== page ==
Sunday, May 28. 2006
i'm trying to squeeze as much of avignon as i can into the little time remaining. something i've done a bunch here is going to see classical music. i was dabbling with it some in portland before i left, but it feels really natural here. maybe it's living next to the bourgeois ladies. probably moreso the ancient european setting. the same thing wouldn't feel the same in portland so i have to get it out of my system now.
i was raised in the public school music program, so i had a little history to go on. mostly it counted for getting my ears prepped to receive the music some time in the future. i'm actually paying attention to it now, and learning what i like and hate. interesting to see what's changed over time. it's nice to focus on the traditional aspects of composition and performance for a change. stuff my ears haven't been excercised in in a long time. you have to listen for different things and you can hold everyone to much higher standards in a lot of areas (and relax them in some others).
i'm really jazzed on art that can't be done properly unless you've been at it for thirty years. material that you need to have spent lots of time with to get inside, performed by people who have decades of emotional maturity and philosophical development behind them. i guess part of it reflects an ongoing crisis with programming, a general annoyance with the cult of the New Idea, and the desire for good workmanship (which usually falls by the wayside when New Ideas take precedence).
so anyways, brahms' "a german requiem" with two pianists and a choir was saturday night. sunday day was a last run through the calvet museum, which is painting and some sculpture from the 15th to 19th centuries (including the best joke romantic painting i've ever seen*). sunday evening was a string trio alternating with pipe organ doing a mix of bach and mozart in avignon's snazziest church. boy, that's enough for me for a while. i had to come home and play some 30 second long punk songs to clear my mind.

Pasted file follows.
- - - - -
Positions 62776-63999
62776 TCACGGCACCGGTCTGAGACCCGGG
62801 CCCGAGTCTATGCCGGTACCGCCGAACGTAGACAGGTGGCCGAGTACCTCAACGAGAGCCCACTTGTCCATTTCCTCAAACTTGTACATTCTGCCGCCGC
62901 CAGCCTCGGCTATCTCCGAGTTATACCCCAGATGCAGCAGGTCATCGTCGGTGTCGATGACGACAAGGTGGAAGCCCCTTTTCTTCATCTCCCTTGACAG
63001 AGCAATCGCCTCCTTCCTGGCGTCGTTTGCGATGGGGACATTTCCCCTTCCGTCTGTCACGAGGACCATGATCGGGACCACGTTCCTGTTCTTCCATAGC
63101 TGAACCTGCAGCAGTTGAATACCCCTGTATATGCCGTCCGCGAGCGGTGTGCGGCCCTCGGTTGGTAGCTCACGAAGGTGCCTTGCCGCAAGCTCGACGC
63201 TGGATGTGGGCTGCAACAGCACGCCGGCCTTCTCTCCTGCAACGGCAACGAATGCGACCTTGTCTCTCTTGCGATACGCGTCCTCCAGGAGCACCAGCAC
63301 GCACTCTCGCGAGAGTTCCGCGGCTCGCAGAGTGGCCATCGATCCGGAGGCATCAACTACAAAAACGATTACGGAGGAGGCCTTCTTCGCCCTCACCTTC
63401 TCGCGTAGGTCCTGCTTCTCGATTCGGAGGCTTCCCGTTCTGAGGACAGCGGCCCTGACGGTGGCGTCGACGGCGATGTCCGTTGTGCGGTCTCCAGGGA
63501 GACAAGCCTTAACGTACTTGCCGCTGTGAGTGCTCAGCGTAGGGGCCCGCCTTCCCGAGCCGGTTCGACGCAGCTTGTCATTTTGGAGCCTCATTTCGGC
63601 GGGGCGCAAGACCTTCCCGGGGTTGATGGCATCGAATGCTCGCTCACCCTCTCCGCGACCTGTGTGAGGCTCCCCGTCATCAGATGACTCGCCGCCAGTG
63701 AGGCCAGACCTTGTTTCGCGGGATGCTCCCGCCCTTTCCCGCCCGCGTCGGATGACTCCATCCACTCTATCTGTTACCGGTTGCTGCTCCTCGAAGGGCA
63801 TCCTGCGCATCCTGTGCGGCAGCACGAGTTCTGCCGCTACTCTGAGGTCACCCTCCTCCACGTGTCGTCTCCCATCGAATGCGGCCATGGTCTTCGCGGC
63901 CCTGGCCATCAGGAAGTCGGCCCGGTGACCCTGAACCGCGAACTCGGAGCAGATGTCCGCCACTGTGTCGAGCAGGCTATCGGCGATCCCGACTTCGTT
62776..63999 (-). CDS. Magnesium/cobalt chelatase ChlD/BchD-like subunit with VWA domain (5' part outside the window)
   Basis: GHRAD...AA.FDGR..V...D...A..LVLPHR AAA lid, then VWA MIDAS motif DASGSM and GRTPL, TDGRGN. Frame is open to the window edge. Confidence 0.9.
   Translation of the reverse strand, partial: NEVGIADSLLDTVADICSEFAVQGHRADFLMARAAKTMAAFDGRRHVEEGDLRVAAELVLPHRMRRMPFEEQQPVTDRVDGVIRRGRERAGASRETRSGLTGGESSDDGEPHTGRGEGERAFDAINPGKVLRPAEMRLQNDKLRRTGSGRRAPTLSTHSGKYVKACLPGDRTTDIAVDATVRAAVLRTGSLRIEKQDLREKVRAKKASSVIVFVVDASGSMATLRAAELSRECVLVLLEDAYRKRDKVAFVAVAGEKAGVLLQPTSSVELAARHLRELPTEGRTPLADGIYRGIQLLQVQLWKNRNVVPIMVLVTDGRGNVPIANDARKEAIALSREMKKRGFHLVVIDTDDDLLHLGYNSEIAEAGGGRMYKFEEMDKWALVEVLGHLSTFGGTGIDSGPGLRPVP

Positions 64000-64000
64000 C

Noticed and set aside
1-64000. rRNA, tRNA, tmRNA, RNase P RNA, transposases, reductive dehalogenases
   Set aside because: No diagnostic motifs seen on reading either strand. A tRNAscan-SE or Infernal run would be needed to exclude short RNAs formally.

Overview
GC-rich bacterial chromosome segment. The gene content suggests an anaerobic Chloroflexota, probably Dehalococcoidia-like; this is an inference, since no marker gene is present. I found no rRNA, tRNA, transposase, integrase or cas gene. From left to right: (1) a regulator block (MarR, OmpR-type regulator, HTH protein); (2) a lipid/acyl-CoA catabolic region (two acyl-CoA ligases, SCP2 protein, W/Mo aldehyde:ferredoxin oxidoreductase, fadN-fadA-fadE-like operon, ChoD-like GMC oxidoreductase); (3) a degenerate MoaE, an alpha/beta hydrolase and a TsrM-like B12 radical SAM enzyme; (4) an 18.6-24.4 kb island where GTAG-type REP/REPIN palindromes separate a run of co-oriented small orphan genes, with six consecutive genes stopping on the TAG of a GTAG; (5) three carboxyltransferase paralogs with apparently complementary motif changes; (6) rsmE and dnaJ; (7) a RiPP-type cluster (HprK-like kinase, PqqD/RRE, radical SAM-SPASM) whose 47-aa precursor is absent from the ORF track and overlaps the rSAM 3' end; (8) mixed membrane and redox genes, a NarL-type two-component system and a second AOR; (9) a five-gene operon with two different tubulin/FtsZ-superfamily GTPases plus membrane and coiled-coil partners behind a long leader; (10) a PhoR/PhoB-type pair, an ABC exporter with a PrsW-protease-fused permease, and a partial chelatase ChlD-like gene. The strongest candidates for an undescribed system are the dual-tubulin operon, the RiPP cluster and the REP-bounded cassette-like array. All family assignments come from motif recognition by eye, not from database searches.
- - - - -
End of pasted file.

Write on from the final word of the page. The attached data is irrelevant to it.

*long setup: joseph vernet was a famous local painter known for his romantic period canvases of epic scenes of nature destroying man. our street, the same one the calvet museum is on, is named after him. his son took up his father's style and has a large scene of a small sailboat getting tossed around in a pounding sea, about to founder on the rocks. very menacing. there's a couple people on board: one guy at the tiller losing his hat in the gale, a bare-bosomed woman just looking wretched, and a dude with a small notepad and brush tied to the mast. the title reads "joseph vernet studying firsthand the effects of nature." hah!
Tuesday, February 7. 2006
i'm getting a little behind here. so many great stories stored up, but january's been a busy month. let's start at the start - 1 janvier 2006, 0h00!
backstory: i've had some good new year's eves. i had a string of them over a decade ago (ugh, that long?) that got me to appreciate the holiday. it's a rolling global party! miss thinks i have a special connection to it and is a little leery of the nostalgia i have sometimes. but really it's nothing mystical.